I do have some favorite spots in Chelsea I like to visit, and this pays off as I discover one of my new favorite artists, Frank Yamrus at Clampart Gallery. I seem to always like the work exhibited here and today is no exception. Yarmus is exhibiting some very unique self portraits that I absolutely adore in his show titled I Feel Lucky. I have never seen self portraits as revealing as these. More than capturing his image, each photo exposes a very intimate side of this man. It’s amazing to see how imagery can say so much. Yamrus muses topics such as life, death, sexuality, and perversion as he talks about himself. I found myself drawn deeper into this intimate conversation, wanting to continue. While not all of his imagery is sexually related, I look around, wishing he would be in Seven Minutes. Though a far-fetched dream, as I look at his prices, they are in line with other artists I currently work with. Maybe I am heading in the right direction, towards the path of curating and expanding the list of artists I work with.
Stricoff Fine Art has quite a few great artists put together, but my favorite is discovering the work of Rimi Yang. Painting images of prim and proper women of different cultures, she does anything but present a perfect appearance. These women seem to exist in some chaotic world. Depicting them in fine, traditional clothing, the blurred environment they occupy recontexualizes their lives, forcing me to confront the women themselves. As they emerge from these expressive environments, the women are lacking expression. Not a hint of a smile, not the revelation of anger, these women seem ambivalent to their situations, of their lives, at least for this one fleeting, captured moment. Yang discusses in her artist statement how beauty exists as a comparison to the ugliness. She refers to a William Blake poem where all the people are rich and happy, and heaven sunk.
Paul Graham’s photography also caught my interest at the Pace Gallery, with his show, The Present. His main concept was to photograph different circumstances of people in the same location, finding parallels with a basic premise that we are all not so different after all and that we share the places we live our lives. I am reminded of the work of JR, a photographer that enlarges and posters his images all over the world, often of Israelis and Palestinians, proving that if you place them next to each other, you can not tell what they believe in.
Graham chose to display his large photos in sets of two at various heights on the wall, including some pieces a few inches off the floor, an interesting choice. While the photos where shot at mostly eye level, this particular displays forced the viewer to look down as they consider the art. I always want to see new ideas to display art. Although, I am still deciding how I feel about the contribution this particular display adds to this body of work.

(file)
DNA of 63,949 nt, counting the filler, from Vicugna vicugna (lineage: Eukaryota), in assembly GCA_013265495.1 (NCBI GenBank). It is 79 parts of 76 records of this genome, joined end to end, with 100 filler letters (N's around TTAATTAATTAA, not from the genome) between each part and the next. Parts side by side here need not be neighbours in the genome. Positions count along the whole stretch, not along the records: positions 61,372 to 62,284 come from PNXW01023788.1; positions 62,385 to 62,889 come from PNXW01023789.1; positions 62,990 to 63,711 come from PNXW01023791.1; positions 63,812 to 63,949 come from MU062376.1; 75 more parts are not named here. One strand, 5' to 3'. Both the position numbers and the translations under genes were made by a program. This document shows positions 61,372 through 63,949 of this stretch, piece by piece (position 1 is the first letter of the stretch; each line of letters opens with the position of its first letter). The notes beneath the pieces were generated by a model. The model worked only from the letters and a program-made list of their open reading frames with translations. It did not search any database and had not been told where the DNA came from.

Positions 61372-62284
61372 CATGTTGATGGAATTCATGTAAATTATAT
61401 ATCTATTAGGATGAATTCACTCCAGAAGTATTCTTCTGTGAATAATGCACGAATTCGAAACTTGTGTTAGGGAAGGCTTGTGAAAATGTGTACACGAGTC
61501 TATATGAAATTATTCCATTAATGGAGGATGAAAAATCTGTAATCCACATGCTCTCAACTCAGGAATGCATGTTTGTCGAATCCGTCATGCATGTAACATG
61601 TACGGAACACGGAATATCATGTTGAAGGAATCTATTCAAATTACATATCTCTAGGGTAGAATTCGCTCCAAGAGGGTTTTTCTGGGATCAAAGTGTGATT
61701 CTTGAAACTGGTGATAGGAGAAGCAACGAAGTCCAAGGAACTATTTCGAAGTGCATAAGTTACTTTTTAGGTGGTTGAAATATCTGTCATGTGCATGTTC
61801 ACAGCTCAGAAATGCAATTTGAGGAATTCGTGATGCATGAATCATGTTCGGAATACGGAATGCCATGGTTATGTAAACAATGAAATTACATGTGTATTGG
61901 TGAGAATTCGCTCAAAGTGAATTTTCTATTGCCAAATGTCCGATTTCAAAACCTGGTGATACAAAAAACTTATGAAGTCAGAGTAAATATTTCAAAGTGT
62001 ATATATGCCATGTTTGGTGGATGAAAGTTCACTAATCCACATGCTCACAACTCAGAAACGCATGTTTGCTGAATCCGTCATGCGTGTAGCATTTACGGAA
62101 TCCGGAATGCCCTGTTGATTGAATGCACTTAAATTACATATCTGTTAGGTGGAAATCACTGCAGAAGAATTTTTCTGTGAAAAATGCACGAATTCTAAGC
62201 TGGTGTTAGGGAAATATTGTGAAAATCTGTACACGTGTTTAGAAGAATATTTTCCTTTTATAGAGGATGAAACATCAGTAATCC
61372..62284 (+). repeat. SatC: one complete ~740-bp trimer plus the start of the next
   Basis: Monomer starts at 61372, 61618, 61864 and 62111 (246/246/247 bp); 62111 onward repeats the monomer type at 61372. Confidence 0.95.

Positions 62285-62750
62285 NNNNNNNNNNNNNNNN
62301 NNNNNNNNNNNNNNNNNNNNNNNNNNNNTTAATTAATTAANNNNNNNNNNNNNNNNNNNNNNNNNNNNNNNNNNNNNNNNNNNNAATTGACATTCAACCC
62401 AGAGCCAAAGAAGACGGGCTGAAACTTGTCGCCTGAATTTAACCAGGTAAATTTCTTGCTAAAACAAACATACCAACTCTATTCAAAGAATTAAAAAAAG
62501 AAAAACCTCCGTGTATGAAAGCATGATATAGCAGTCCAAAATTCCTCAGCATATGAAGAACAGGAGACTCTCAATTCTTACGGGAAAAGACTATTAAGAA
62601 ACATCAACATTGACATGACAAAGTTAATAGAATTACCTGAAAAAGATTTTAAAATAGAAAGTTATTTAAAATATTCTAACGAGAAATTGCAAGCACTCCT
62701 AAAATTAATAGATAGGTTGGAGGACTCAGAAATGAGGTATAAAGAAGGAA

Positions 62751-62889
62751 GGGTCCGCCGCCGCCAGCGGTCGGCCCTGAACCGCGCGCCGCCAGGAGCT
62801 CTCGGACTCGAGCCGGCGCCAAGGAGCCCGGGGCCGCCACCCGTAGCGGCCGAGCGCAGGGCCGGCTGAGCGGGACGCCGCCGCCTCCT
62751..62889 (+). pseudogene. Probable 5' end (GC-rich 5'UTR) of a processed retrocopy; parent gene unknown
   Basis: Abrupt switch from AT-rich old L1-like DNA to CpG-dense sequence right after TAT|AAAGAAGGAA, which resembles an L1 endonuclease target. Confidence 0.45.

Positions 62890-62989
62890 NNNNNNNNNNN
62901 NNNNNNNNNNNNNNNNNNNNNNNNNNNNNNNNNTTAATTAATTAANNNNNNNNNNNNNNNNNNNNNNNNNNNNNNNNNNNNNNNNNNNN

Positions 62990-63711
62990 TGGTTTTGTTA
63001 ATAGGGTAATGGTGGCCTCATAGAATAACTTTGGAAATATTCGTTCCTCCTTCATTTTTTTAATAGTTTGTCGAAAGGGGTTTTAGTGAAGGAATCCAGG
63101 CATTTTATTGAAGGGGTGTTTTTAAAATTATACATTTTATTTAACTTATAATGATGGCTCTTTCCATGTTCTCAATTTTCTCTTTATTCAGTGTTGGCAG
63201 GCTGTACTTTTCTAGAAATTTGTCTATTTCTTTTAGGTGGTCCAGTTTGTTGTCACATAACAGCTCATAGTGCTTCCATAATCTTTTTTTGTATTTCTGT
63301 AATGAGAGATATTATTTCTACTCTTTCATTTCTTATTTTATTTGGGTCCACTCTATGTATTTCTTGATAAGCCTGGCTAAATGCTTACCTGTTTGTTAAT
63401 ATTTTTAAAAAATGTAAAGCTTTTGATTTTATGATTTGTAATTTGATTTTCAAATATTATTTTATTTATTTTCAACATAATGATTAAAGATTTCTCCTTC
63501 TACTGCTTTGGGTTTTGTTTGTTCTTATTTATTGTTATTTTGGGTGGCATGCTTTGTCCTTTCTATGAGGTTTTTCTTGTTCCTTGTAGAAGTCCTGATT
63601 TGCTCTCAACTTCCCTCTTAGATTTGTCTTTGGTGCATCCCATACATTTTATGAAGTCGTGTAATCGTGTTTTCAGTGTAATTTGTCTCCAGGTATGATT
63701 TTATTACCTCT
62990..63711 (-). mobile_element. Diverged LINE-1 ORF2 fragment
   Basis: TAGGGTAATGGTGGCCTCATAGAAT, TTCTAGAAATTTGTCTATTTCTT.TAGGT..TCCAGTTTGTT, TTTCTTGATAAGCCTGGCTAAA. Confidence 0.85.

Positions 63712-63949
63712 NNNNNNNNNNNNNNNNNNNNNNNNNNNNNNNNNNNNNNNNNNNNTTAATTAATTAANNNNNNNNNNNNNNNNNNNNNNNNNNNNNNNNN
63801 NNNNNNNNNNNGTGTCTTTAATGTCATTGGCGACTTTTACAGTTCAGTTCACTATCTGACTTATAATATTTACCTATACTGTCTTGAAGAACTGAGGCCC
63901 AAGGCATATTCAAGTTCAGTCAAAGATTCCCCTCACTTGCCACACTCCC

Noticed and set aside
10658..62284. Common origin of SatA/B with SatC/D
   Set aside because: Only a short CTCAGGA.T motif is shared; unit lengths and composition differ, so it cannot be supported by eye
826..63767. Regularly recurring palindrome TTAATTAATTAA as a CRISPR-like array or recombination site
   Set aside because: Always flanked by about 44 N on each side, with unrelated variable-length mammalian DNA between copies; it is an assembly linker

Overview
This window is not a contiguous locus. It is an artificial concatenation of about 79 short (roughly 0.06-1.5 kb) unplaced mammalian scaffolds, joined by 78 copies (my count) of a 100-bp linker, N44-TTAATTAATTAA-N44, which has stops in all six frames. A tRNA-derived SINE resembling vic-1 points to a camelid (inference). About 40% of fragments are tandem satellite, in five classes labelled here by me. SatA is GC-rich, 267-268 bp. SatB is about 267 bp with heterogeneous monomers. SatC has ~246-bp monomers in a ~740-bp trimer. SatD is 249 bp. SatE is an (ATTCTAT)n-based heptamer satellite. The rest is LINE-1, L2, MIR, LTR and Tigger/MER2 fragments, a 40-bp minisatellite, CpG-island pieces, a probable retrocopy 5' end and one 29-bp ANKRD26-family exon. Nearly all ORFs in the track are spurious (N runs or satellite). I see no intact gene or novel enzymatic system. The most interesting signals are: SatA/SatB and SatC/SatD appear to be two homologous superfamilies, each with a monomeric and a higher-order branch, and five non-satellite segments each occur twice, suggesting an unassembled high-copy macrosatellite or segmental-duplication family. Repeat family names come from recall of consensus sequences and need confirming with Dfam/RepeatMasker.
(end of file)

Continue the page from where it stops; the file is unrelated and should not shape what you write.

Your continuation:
Piet van den Boog at Mike Weiss Gallery has done amazing, huge, haunting portraits. Staring at you dead on, you are confronted by the subject, feeling an uneasy gaze. Bruised and Battered, van den Booge depicts them with bright blue and green shades of patina, interspersed with rusted tones, hinting at a much deeper age, discussing their emotional history. Looking worn and weathered, these confrontational portraits are capturing a much more raw side of his subjects, exposing a vulnerability normally not seen. He pushes these ideas literally, as he chemically etched into the lead surfaces he has chosen to work on.
Exhibiting at Luhring Augustine is Michelangelo Pistoletto. He is a contemporary painter I remember reading about and looking up further. It was probably a review of one of his previous shows. Pistoletto’s interactive paintings are referred to as mirror paintings, however, they are actually photo silk screened images on steel. This instantly places the viewer in the painting plane. The imagery primarily shifts between people working, talking with their back to you, and objects of construction. When he could place the viewer anywhere, in any exotic locale, he chooses construction sites, wood pallets, and behind orange plastic fencing for this particular series. Unusual choices to converse with. I enjoy that he involves the viewer in such a simplistic way. That is a concept for me to consider. These pieces force the viewer to contemplate themselves and reality. These works combine both conceptual and figurative concepts. I think of my friend, Kelly Reid Walls, ‘ is perfect for these works. She finds a way to interact with most art pieces, most do not involve viewer participation. I would love to see what she would come up with for these pieces.
Chelsea, as usual, was amazing and did not disappoint. While the area has changed considerably from its inception, thankfully, the mission of art is still strong. Experimentation and inspiration was rampant. While these were some of my personal favorites, I had a hard time just discussing five. I literally spend two days in and out of these warehouses full of galleries. I left with a ton of photos, lots of notes, plenty to contemplate, and so much inspiration.